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My argument in its broadest outline is not surprising: sophisticated poetry requires formal operations. Poems are, after all, statements of a propositional nature, verbal constructs of carefully integrated parts, often non-linear in their arrangements, analogical (analogy itself requiring proportional reasoning) in their presentation, and (as Aristotle noted) dependent for their intelligibility on the reader's judgment of the contextually probable. What interests me is the number of ways the Piagetian analysis of pre-formal thought illuminates those often disturbing readings, to our eyes unfathomable readings, which we are given by our less proficient students. I am further interested in what Piaget has to tell us about the intellectual skills our students must learn to become adept as readers and about how we can nurture such learning.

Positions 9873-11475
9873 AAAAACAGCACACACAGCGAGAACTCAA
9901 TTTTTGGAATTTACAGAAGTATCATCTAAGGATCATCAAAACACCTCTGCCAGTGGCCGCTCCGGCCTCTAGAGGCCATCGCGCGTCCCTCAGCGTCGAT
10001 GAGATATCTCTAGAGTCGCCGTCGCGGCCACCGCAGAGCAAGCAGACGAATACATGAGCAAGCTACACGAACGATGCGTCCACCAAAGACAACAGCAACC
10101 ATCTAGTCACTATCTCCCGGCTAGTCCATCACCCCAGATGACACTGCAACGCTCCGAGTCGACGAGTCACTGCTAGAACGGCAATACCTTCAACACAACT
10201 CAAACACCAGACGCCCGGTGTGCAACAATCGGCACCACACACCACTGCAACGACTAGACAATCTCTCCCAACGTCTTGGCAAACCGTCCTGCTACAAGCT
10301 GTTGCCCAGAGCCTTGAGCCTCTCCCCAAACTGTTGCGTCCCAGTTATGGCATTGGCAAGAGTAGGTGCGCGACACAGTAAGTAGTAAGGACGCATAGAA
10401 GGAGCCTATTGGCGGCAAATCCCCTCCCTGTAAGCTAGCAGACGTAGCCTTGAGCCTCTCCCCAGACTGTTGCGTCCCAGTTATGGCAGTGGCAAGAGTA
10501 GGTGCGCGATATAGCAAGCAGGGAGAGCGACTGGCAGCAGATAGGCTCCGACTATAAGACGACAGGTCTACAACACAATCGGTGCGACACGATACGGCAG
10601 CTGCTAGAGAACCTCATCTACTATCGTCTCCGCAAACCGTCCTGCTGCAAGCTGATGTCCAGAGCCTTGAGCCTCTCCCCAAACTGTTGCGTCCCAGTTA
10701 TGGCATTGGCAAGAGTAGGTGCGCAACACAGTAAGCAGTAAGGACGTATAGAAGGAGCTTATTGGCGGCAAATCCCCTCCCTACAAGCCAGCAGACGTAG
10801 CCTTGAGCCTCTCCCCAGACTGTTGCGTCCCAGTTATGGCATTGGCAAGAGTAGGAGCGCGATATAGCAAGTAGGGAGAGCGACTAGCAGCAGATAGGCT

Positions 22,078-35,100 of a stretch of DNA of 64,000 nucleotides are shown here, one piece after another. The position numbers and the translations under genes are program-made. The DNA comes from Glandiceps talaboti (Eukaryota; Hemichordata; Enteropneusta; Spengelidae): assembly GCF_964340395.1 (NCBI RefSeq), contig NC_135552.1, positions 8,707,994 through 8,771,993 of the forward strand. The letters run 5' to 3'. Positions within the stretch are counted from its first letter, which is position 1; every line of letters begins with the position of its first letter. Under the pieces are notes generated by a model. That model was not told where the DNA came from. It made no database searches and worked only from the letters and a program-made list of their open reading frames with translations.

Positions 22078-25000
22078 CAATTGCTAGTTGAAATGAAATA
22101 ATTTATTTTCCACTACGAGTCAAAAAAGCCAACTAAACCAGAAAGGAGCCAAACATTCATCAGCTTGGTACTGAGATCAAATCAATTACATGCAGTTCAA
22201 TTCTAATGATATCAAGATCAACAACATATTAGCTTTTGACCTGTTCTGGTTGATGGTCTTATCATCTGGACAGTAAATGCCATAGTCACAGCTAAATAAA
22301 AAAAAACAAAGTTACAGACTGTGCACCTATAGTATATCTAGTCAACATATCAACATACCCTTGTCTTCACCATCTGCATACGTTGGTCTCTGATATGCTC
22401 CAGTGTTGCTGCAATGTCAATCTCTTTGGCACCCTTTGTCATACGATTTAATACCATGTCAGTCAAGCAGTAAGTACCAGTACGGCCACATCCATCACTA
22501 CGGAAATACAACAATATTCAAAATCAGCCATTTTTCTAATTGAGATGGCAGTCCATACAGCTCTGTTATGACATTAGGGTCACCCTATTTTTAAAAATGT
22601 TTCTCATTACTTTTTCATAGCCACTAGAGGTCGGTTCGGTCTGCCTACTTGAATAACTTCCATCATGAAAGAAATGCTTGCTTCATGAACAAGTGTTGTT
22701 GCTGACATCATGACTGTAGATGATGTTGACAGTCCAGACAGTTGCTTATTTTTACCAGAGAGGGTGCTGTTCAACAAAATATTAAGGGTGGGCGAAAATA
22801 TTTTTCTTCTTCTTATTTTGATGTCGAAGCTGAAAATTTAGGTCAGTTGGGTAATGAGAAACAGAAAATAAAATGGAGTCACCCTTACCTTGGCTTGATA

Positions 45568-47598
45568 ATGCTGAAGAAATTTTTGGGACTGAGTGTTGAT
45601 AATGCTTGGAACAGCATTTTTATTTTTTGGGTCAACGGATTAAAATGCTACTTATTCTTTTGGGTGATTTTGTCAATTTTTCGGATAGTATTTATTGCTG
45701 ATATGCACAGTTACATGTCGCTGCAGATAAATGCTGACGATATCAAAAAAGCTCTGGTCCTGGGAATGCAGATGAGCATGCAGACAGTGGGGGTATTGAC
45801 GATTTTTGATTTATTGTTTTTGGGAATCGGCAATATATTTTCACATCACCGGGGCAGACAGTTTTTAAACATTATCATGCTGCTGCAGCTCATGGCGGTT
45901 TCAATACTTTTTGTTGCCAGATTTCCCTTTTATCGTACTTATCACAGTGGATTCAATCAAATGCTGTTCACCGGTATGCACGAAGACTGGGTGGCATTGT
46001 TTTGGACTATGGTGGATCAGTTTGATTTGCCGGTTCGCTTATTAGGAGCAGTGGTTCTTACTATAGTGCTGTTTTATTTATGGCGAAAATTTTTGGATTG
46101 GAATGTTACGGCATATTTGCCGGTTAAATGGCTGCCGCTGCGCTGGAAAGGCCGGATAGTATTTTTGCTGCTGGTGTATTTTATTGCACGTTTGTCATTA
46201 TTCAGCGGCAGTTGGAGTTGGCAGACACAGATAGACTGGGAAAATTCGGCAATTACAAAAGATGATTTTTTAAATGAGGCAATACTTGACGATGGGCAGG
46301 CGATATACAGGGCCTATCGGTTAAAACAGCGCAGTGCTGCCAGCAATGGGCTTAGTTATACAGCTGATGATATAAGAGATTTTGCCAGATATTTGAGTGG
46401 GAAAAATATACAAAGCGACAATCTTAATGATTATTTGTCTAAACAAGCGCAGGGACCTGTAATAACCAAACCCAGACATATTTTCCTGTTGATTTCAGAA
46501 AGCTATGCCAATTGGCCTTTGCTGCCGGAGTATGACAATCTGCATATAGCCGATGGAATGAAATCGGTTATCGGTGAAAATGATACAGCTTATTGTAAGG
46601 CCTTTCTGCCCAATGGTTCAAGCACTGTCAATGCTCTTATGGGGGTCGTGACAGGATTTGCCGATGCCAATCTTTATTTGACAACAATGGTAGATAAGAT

My mode of exploring these issues was to assess reader responses to a variety of questions about Shelley's sonnet "Ozymandias" [See Appendix 1). My hypothesis was that the poem, although its regular appearance in anthologies suggests that it is not one of great difficulty, makes demands beyond the capacity of those who do not bring formal operations to bear on it. In particular, it requires the reader several times to think reversibly; that is , in this case, to generate one meaning for a set of words and to sustain that meaning while considering those words afresh and generating another, complementary, meaning,